ICOS agonism by JTX-2011 (vopratelimab) requires initial T cell priming and Fc cross-linking for optimal T cell activation and anti-tumor immunity in preclinical models

Amanda Hanson, Kutlu Elpek, Ellen Duong, Lindsey Shallberg, Martin Fan, Calvin Johnson, Matthew Wallace, George R. Mabry, Stephen Sazinsky, Lauren Pepper, Chengyi J. Shu, Sriram Sathyanarayanan (+8 others)
2020 PLoS ONE  
Immunotherapy checkpoint inhibitors, such as antibodies targeting PD-1 and CTLA-4, have demonstrated the potential of harnessing the immune system to treat cancer. However, despite encouraging results particularly with respect to survival, only a minority of patients benefit from these therapies. In clinical studies aimed at understanding changes in the immune system following immunotherapy treatment, ICOS (Inducible T cell CO-Stimulator) was shown to be significantly up-regulated on CD4+ T
more » ... lated on CD4+ T cells and this was associated with clinical activity, indicating that ICOS stimulatory activity may be beneficial in the treatment of solid tumors. In this report, we describe the generation of specific, species cross-reactive, agonist antibodies to ICOS, including the humanized clinical candidate, JTX-2011 (vopratelimab). Preclinical studies suggest that the ICOS stimulating antibodies require Fc receptor cross-linking for optimal agonistic activity. Notably, the ICOS antibodies do not exhibit superagonist properties but rather require T cell receptor (TCR)-mediated upregulation of ICOS for agonist activity. Treatment with the ICOS antibodies results in robust anti-tumor benefit and long-term protection in preclinical syngeneic mouse tumor models. Additional benefit is observed when the ICOS antibodies are administered in combination with anti-PD-1 and anti-CTLA-4 therapies. Based on the preclinical data, JTX-2011 is currently being developed in the clinical setting for the treatment of solid tumors.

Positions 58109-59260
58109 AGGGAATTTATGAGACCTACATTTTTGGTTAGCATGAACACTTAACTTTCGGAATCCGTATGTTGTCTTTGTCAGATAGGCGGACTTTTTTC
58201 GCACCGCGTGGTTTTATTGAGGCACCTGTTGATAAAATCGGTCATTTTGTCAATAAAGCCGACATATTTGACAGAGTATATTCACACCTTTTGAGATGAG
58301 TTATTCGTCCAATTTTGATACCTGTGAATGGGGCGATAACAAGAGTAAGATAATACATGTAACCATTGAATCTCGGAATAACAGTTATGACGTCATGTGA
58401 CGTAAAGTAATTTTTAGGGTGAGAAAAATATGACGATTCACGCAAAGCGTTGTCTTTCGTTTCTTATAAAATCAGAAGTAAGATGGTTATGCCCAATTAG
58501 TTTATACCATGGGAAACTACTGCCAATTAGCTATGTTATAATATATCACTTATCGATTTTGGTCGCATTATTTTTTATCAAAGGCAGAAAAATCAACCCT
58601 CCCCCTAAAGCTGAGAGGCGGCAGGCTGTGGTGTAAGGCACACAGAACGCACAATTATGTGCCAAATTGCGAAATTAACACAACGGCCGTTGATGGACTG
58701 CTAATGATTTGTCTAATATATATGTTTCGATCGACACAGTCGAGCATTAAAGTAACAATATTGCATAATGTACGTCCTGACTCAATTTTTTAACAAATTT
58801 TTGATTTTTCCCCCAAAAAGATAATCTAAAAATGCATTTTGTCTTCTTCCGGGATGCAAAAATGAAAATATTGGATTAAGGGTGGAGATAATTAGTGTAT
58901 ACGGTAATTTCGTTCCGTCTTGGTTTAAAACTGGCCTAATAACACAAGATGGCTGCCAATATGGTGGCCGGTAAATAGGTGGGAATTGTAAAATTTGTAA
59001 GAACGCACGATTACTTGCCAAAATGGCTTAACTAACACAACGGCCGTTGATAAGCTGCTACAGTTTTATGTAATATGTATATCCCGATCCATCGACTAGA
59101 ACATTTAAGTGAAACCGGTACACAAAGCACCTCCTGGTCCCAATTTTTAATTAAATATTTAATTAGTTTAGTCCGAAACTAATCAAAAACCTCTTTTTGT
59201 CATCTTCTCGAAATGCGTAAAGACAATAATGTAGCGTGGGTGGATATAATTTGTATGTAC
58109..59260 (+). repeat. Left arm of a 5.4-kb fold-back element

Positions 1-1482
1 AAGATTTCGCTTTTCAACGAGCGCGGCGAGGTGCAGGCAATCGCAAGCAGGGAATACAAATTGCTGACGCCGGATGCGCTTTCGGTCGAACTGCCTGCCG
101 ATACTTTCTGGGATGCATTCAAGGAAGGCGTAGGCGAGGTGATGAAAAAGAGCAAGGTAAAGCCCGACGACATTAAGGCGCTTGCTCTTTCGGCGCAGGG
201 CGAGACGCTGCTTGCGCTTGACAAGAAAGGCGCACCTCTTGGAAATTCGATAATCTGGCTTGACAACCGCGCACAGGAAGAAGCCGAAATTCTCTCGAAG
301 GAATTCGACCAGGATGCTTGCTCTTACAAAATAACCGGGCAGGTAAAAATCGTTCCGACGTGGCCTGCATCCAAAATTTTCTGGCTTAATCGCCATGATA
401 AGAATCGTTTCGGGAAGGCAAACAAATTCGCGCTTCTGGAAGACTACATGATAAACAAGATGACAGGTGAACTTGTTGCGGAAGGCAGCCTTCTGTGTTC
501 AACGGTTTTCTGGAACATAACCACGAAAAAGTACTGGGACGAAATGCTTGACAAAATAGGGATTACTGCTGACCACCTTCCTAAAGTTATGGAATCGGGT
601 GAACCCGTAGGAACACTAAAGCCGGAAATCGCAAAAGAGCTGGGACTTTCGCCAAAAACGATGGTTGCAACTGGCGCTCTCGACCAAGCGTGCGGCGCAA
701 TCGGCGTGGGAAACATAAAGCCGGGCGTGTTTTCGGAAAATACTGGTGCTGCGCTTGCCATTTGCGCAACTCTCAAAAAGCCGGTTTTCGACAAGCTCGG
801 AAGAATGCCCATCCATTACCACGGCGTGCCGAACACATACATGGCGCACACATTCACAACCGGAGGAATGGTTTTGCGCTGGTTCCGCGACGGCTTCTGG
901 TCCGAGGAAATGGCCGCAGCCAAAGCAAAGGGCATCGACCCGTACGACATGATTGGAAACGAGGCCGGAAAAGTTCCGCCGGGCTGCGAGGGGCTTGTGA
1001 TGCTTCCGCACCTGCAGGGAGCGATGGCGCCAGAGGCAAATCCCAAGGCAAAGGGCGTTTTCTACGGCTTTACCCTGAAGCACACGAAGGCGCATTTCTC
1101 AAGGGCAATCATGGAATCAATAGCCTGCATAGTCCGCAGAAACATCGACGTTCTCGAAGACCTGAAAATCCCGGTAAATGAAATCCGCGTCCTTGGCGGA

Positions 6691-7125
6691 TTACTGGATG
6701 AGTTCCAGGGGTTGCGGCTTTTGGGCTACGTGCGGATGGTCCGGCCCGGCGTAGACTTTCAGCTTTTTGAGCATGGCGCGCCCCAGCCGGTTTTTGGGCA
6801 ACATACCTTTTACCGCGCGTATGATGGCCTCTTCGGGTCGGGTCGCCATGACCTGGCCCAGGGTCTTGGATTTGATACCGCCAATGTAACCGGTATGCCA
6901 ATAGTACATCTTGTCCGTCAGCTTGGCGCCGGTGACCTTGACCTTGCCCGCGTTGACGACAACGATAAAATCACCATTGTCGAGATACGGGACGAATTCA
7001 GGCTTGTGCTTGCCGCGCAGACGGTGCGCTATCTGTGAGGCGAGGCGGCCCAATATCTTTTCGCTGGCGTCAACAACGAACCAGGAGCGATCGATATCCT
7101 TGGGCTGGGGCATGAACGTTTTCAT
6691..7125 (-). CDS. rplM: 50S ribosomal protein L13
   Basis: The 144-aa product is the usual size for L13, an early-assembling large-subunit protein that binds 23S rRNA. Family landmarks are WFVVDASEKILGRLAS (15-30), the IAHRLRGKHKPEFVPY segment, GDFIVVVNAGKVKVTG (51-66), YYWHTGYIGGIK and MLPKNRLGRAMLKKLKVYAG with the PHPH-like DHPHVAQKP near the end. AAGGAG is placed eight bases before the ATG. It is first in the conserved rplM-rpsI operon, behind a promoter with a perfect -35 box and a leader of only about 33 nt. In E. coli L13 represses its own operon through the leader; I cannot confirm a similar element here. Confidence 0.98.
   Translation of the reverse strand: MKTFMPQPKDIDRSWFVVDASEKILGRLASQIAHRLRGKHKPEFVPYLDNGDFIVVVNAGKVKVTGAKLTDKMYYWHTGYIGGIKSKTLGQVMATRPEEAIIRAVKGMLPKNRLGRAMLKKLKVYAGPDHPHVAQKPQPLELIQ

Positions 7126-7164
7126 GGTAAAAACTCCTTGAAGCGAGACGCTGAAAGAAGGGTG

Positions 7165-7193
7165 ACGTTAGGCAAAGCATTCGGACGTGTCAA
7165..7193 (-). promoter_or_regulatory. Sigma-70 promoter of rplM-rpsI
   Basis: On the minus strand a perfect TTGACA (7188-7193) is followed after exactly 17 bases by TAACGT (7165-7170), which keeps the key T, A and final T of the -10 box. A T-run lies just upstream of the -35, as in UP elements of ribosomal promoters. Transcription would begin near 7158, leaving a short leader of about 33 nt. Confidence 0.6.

doi:10.1371/journal.pone.0239595 pmid:32970735 fatcat:3bdhjb7dyvcezhh6mafltkpx34